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Remember when children played outside? An Ode to Traditional Arabic Games

Last Updated on by Admin

Long before humans started matching colors on our mobile screens to crush candies for fun, playing games meant bonding with another human. Games were not just sources of amusement but were deeply rooted in the region’s cultural fabric, reflecting its history, values, and way of life.

Recently, a research finding by Dr. Karyn Purvis has been getting quite popular across the internet. According to the child development specialist, “It takes approximately 400 repetitions to create a new synapse in the brain unless it is done in play, in which case it only takes 10 to 20 repetitions”.

And maybe that’s why play time is so instrumental to our social lives. But in this internet era of being glued to screens for gaming, are the synapses we’re creating in our brains relevant to our earthly, tactile survival?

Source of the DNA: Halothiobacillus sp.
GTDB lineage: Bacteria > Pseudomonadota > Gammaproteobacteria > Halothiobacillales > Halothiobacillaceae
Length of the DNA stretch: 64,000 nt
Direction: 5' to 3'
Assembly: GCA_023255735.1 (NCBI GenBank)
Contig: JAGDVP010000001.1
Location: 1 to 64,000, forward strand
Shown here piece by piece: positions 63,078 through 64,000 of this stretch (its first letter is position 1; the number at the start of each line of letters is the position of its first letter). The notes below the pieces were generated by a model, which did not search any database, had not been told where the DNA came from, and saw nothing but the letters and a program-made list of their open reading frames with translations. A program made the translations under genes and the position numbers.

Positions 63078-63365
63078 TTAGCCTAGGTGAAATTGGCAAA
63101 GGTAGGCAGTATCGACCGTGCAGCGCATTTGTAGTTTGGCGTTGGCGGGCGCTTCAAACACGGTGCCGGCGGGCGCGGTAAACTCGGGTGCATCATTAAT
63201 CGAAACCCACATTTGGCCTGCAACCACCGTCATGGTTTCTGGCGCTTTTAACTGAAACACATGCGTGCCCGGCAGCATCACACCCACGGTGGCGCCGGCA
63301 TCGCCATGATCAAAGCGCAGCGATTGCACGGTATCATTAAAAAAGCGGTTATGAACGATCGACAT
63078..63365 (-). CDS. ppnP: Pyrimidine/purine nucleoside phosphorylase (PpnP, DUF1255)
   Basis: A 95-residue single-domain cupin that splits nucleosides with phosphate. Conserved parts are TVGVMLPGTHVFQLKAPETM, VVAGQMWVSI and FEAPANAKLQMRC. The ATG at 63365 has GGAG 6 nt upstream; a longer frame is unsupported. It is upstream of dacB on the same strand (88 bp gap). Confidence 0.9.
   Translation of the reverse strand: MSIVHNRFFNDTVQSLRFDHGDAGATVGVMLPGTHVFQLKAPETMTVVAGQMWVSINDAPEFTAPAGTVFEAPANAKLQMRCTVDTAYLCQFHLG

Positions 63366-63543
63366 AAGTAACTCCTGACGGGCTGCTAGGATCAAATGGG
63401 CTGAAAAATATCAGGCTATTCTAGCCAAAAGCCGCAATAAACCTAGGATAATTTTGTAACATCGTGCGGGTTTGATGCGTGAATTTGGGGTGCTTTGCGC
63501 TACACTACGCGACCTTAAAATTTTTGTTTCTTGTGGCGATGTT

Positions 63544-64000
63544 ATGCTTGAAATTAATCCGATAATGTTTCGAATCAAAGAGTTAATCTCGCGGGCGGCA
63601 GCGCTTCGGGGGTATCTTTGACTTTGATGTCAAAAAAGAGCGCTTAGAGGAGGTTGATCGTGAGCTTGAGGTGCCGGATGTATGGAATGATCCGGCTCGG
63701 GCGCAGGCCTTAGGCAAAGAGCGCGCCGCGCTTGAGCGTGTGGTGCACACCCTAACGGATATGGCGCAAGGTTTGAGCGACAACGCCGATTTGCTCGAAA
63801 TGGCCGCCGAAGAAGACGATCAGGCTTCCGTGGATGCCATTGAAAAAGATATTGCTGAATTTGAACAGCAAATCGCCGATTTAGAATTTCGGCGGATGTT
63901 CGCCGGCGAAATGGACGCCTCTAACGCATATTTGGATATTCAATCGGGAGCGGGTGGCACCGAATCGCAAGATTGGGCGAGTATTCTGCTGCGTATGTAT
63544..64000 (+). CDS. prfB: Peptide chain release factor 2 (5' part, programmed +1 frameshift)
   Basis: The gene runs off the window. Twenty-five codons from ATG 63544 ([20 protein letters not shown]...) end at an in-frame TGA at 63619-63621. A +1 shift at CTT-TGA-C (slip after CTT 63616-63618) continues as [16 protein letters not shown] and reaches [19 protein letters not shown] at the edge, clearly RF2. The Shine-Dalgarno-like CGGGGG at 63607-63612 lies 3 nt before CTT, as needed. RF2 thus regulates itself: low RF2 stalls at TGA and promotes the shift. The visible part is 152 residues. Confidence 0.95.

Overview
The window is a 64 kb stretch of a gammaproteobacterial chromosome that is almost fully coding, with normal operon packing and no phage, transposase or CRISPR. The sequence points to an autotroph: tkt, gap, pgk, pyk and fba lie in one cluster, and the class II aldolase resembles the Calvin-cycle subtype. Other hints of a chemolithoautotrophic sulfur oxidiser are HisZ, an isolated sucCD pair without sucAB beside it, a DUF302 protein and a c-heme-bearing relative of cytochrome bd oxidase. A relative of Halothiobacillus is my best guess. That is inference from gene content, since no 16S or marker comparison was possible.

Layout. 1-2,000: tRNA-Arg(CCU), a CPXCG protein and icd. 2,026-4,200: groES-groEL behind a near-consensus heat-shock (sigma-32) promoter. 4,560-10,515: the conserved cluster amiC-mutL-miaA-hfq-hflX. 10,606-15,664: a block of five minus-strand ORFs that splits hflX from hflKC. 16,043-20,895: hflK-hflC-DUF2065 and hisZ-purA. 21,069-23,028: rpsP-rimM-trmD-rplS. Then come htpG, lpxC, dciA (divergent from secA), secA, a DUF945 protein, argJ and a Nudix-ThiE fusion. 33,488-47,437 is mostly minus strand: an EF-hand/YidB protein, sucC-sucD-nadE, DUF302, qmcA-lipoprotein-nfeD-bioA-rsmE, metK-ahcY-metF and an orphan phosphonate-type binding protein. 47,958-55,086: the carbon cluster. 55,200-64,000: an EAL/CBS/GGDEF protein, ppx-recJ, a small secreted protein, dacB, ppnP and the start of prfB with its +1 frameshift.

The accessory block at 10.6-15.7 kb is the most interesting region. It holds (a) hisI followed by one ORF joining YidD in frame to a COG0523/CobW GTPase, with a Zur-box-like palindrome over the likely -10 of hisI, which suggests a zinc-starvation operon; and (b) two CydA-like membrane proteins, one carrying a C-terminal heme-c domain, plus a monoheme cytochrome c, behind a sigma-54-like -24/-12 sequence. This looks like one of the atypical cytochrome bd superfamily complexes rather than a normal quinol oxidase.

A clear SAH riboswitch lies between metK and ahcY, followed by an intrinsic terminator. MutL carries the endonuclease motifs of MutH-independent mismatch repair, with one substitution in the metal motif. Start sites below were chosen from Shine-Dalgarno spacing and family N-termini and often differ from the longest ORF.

A Rediscovery of Lost Traditional Arabian Games

Arabia is famous for its rich cultural tapestry and deep-rooted history. Among these riches are the traditional Arabic games, once beloved pastimes that have gradually faded into obscurity.

In the bustling streets and skyscrapers of modern Arabia, the sound of the neighborhood kids gathering for playtime no longer exists. We’re all in a hurry to get to somewhere quickly and slowing down to pass time with friends over a round of carrom is a luxury only few can afford.

Let’s go down memory lane and reignite the collective nostalgia of playing games.

Al Rein